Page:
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For pasteurizing, I do the pail in a stock pot for a double boiler on my stove. My DH complains if he thinks I'm using too much propane. My friend has one of those Weck canners she uses to pasteurize her milk. I wanted one of those, but they cost alot and I've heard of folks using the turkey fryer the same way. I know I can just turn it on and watch the milk, but I love how my friend can set her Weck to 170 and do other chores while the milk is pasteurizing. I was just hoping I can do the same with my fryer so I can get some other chores done while the milk is pasteurizing. I'm sure the cost of doing the milk is about the same regardless if I use our propane cook stove and the fryer, but I get my electric on budget billing and we have to buy our propane in bulk, so it's a big chunk of cash to come up with every time we have to fill the tank.

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Old 04-01-2013, 06:53 AM   #4
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We started using the turkey fryer and LOVE it! We use a stainless steel 2 gallon pale or stock pot. Fill your water according to how much milk you have. We just set it to 200 and stir it every now and then... I also leave my water as long as it stays clean.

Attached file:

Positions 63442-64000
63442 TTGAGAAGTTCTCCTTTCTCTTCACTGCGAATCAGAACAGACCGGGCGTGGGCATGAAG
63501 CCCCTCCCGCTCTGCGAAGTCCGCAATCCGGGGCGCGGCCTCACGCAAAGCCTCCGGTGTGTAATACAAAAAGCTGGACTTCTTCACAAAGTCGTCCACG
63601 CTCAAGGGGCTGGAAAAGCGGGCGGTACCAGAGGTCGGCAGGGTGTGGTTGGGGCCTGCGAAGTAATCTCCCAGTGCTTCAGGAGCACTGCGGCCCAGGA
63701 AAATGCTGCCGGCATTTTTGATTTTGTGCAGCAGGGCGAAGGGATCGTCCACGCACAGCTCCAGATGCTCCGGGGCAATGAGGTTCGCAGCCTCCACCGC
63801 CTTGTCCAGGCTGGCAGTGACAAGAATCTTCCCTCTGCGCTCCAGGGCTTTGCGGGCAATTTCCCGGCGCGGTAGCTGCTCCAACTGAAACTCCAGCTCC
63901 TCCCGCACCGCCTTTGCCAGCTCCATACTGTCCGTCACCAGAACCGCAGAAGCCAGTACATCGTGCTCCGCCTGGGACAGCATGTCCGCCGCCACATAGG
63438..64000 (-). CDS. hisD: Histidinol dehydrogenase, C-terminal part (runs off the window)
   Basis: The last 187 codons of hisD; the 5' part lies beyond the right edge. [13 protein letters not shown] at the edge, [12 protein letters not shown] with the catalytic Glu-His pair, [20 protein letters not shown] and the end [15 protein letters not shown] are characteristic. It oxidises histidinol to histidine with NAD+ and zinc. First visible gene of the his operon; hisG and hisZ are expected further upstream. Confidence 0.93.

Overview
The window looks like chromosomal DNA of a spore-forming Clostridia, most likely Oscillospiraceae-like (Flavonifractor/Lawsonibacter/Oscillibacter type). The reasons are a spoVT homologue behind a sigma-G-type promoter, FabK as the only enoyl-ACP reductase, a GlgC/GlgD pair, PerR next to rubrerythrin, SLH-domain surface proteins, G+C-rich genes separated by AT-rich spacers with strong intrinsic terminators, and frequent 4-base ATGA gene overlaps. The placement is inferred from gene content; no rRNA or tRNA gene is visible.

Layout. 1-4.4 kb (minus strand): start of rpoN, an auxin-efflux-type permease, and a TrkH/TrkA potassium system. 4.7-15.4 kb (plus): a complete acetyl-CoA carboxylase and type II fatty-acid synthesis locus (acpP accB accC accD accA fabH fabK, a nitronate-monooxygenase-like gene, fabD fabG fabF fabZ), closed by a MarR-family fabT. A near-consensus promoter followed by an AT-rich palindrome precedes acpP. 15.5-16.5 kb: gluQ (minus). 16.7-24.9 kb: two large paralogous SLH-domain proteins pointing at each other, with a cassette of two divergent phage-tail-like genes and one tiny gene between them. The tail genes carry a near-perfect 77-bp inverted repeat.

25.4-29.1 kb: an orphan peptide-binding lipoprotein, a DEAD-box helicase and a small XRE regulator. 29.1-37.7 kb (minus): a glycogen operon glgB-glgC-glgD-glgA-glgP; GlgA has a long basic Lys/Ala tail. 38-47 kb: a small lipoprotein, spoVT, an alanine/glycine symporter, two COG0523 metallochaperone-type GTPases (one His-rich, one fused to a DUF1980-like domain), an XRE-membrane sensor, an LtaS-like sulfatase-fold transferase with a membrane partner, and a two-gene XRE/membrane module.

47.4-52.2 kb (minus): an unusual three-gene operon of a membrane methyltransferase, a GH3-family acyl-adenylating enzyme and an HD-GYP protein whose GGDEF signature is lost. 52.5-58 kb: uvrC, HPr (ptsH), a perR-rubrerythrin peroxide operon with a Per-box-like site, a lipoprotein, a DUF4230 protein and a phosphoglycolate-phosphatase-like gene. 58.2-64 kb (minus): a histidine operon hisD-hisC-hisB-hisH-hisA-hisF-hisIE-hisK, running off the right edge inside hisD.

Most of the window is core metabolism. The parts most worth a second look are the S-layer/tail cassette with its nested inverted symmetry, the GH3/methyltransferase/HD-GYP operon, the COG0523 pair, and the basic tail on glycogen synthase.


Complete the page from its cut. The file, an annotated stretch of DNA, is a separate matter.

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Old 04-01-2013, 03:36 PM   #5
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Most people use the second 165ºF method - anything above that will tend to scorch the milk and below that will either require a lot of time or give some bacteria a chance to survive and reseed the batch thus shortening its freshness window. I've tried boiling a couple of times by getting distracted and not watching the thermometer and the flavor gets changed but it does stay fresh a good long time after like over a month in the fridge.